Haunted national parks across the U.S.

As we near Halloween, landmarks across the country get spookier

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Jewel Cave National Monument is also known as “The Torture Chamber”.

While there’s an urban legend, myth or old folktale buried within every city across the United States, some stories have gotten much more traction than others. Haunted farms, woods and other outdoor venues have gotten plenty of time in the spotlight in part to movies and other entertainment, along with urban legends.

Few give the attention to some of the nation’s most haunted national parks that they deserve. Hidden in plain sight across the country lie some of the most eerie and sinister tales that have taken place over centuries in the U.S.

The Torture Chamber

First on the list is the Torture Chamber located within Jewel Cave National Monument, S.D. Adventurers have explored this cave for as long as time can tell, with no explorer finding an end in sight to this day. As of today’s records, it stands as the third-longest cave in the world, yet it could be longer with more exploring.

The cave goes back so far that the mind begins to play tricks, with sounds of water and other distant echoes delivering chills to the tourist’s spine. With it being one of the shortest drives from our campus, it’s most certainly worth checking out during the Halloween season as it’s only one state away.

Rocky Mountain National Park

The infamous Stanley Hotel may be resting just outside of the Rocky Mountain National Park in Denver, Colo., but the RMNP is more than happy to associate themselves with the hotel solely for the mysterious inspiration for Stephen King’s ‘The Shining’.

Guests over the decades have reported seeing and hearing children, as well as the former owner Stanley himself around the hotel from time to time. While many can overlook the children, it gets even creepier when guests ask the front desk who’s currently residing above them, only to find out that the room above is vacant and locked.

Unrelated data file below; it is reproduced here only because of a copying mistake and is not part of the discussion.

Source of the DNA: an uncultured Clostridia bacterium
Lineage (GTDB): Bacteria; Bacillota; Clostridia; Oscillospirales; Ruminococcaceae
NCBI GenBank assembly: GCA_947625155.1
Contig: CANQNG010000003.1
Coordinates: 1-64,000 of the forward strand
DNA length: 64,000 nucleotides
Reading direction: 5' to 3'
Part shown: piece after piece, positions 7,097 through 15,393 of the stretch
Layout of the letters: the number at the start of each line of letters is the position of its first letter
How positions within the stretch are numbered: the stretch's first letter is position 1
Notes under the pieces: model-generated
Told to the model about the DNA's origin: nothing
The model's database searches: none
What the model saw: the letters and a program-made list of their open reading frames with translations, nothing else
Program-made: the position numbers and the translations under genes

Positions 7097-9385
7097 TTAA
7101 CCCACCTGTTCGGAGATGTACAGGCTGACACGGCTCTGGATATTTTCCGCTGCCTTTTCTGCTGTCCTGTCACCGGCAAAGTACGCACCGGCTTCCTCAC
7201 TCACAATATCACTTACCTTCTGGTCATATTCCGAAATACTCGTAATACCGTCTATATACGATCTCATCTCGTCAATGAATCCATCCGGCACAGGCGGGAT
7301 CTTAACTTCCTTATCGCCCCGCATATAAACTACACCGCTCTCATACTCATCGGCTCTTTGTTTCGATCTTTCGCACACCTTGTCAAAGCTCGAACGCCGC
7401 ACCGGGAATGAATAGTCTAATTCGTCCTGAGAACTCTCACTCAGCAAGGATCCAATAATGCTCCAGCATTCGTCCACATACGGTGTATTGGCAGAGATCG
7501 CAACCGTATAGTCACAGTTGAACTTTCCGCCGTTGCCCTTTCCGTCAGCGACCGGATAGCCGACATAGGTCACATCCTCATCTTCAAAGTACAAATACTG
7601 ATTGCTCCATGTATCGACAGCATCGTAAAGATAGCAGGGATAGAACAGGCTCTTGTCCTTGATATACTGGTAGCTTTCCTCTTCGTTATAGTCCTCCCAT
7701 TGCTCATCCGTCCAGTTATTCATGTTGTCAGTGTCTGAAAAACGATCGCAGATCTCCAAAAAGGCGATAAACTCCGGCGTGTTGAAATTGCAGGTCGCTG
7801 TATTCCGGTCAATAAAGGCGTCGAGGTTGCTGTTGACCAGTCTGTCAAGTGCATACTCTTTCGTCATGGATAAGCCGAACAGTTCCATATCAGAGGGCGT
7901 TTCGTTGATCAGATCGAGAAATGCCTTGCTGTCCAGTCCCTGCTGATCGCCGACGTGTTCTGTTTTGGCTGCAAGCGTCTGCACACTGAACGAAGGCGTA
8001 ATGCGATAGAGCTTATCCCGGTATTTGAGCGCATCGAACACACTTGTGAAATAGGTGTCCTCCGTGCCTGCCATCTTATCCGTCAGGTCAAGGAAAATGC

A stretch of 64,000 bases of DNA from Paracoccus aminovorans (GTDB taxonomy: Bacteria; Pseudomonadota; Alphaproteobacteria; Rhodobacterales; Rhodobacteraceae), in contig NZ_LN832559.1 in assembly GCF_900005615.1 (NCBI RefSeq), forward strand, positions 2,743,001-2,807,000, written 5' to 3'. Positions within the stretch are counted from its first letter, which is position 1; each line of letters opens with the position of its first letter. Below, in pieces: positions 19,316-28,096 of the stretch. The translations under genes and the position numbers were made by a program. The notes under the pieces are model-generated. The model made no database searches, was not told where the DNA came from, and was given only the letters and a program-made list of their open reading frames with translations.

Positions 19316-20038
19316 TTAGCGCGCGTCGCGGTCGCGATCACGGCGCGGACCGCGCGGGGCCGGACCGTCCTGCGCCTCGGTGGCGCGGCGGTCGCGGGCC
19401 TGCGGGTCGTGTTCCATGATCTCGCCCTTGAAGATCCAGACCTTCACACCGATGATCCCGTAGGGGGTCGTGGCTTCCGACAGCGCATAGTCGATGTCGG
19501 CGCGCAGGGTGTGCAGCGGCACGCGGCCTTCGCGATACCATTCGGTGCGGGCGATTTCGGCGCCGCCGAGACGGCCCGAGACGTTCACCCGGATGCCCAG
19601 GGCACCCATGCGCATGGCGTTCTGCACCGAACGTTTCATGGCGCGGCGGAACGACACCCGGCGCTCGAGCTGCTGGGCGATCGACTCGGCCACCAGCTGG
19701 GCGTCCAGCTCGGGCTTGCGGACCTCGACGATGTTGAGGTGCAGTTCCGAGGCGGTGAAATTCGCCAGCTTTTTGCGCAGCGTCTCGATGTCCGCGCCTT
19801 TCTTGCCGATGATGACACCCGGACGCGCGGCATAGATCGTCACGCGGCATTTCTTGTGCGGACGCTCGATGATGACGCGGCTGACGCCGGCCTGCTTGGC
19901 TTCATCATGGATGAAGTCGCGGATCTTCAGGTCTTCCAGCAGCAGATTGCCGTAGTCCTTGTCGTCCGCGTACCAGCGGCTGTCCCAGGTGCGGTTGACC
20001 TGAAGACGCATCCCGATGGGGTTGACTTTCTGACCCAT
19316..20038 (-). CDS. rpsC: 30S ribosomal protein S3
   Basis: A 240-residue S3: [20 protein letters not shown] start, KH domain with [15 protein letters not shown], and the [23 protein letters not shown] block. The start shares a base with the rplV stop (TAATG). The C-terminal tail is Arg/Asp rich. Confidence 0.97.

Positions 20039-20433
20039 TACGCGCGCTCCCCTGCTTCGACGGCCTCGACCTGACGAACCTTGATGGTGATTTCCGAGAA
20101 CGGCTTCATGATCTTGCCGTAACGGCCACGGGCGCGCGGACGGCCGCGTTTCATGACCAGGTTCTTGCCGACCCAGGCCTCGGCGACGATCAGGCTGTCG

Mammoth Cave National Park

The Mammoth Cave in Ky. has had its fair share of reported hauntings and mysterious sightings for good reason. It’s heavily rumored that hundreds of Native Americans died in the cave centuries beforehand, along with many explorers since then who have gotten trapped and couldn’t find their way out in time. Plenty of visitors have reported hearing ghosts and seeing their outlines in the shadows as they run for safety.

Slaughter Canyon Cave

This national park is located in N.M. and happens to be most known for the cave in the heart of the national park. It’s said that one of the most unique aspects of this national attraction is the view of the cave from the outside at sunset.

Over 400,000 free-tailed bats leave that cave in unison, offering anyone nearby an unforgettable sight that’s both beautiful and terrifying. With no electricity, lights or paved trails, park attendees are truly on their own for this one.


Skidoo, a notoriously warm desert park, is a haunting landmark located in the central area of Death Valley National Park, Calif. Having been surrounded by populated towns in the Wild West era in the past, most of these towns are ghost towns, holding a certain weight and intensity when visiting. There’s old folklore and tales that state visitors of the area have seen a headless ghost lurking in the shadows that was sentenced to death for murder over a century ago.

The Pine Barrens

Finally, The Pine Barrens, located inside the New Jersey Pinelands National Reserve in N.J., have haunted people for much longer than many of the other landmarks listed above. The park is listed as the country’s first official national reserve, with plenty of history to back that statement.

Over the previous 260 years, there have been numerous bodies found, reports of suicide and much more than natural beings reported. There have been numerous claims to sights of a flying creature with glowing eyes and the head of a goat.

While this clearly sounds more than mythical, it’s certainly more mysterious that this creature has been reported by people who visit from all over the country, with no possible connection to hearing about this tale before the age of the Internet.

While this does sound like something that only N.J. could possibly create, the reports have left scientists and biologists confused and wishing to find hard data and clear answers.

These national landmarks, some hidden and some more well-known, have haunted our country for centuries and will continue to do so for long after we all pass. Having visited a handful of these locations, it’s more than worth the journey to check out some of the bone-chilling destinations, especially around the spookiest time of the year.

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